Europe just experienced its warmest October since the beginning of the registrations, with temperatures of almost 2°C above the 1991-2020 reference period. The day temperatures reached record levels in western Europe and, more specifically, in France, Austria, Switzerland, and large parts of Italy and Spain.
Lower-than-average temperatures were measured in Australia, eastern Russia, and parts of western Antarctica. These are some of the conclusions of the Copernicus Climate Change Service’s regularly published climate reports, which give an account of the earth’s surface temperature, the sea ice cover, and the hydrological variables.
All those data are based on the billions of measurements from satellites, ships, aircraft, and weather stations worldwide. In October 2022, most of southern Europe and the Caucasus were drier than average. Elsewhere in Europe, across the northwest of the Iberian Peninsula, regions of France and Germany, the United Kingdom and Ireland, northwestern Scandinavia, much of Eastern Europe, and central Turkey, it was wetter than average.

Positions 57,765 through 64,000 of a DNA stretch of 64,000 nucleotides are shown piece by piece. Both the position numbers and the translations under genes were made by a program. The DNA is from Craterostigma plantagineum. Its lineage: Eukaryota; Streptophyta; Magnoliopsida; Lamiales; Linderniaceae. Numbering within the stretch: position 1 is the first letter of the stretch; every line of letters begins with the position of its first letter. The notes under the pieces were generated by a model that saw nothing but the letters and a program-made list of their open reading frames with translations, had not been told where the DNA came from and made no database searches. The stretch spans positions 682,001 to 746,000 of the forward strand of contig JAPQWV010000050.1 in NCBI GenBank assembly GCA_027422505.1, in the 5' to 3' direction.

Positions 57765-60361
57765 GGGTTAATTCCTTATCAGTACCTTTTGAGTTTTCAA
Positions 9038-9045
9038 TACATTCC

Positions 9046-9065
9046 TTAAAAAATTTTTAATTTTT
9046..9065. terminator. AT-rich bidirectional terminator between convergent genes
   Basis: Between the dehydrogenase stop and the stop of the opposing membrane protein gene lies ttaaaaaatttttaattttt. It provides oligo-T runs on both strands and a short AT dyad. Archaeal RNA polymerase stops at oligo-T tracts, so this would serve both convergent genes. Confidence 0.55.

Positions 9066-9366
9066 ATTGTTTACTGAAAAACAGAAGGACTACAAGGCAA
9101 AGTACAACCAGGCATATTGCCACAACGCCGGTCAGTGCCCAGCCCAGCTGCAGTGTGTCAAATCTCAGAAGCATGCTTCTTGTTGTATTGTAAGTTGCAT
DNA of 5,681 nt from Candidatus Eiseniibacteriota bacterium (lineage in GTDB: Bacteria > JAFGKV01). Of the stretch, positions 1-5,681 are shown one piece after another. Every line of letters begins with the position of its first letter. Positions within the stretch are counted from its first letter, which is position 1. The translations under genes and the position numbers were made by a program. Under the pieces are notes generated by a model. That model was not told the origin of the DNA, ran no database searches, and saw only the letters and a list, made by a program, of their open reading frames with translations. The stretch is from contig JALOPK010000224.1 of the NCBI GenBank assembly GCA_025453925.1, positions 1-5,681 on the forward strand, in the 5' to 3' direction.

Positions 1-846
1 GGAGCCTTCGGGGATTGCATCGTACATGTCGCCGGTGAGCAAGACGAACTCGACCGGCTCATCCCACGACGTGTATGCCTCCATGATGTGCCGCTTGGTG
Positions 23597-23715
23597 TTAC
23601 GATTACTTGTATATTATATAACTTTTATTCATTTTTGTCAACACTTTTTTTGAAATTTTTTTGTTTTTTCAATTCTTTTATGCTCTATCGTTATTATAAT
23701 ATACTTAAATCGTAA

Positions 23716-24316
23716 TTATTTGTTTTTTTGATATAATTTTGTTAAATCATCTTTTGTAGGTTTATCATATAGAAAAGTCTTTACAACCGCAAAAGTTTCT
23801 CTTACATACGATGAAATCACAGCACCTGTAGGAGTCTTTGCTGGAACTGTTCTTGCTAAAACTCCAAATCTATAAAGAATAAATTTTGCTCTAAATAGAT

The north pole ice size was 9% below average, the arctic sea ice size was 4% below average, and sea ice concentrations in the Bellinghausen Sea also remained well below average.
Samantha Burgess, deputy director of Copernicus Climate Change Service (C3S): “The serious impact of climate change is clearly visible today, and we need ambitious action at the COP27 climate summit to limit emissions and ensure that the temperature increase stabilizes around the 1,5°C target of the Paris Climate Agreement.”
The recent ‘State of the Climate in Europe’ report by the World Meteorological Organization (WMO), drawn up together with Copernicus, and focusing on 2021, already concluded that Europe is warming up twice as fast as the rest of the world. Between 1991 and 2021, temperatures in Europe increased by 0,5°C per decade. July 2021 was the second hottest month ever measured in Europe, except for one, July 2010.
Copernicus is the European Union’s flagship Earth Observation Program, which operates through six thematic services: Atmosphere, Marine, Land, Climate Change, Security, and Emergency. it delivers freely accessible operational data and services, providing users with reliable and up-to-date information about our planet end its environment.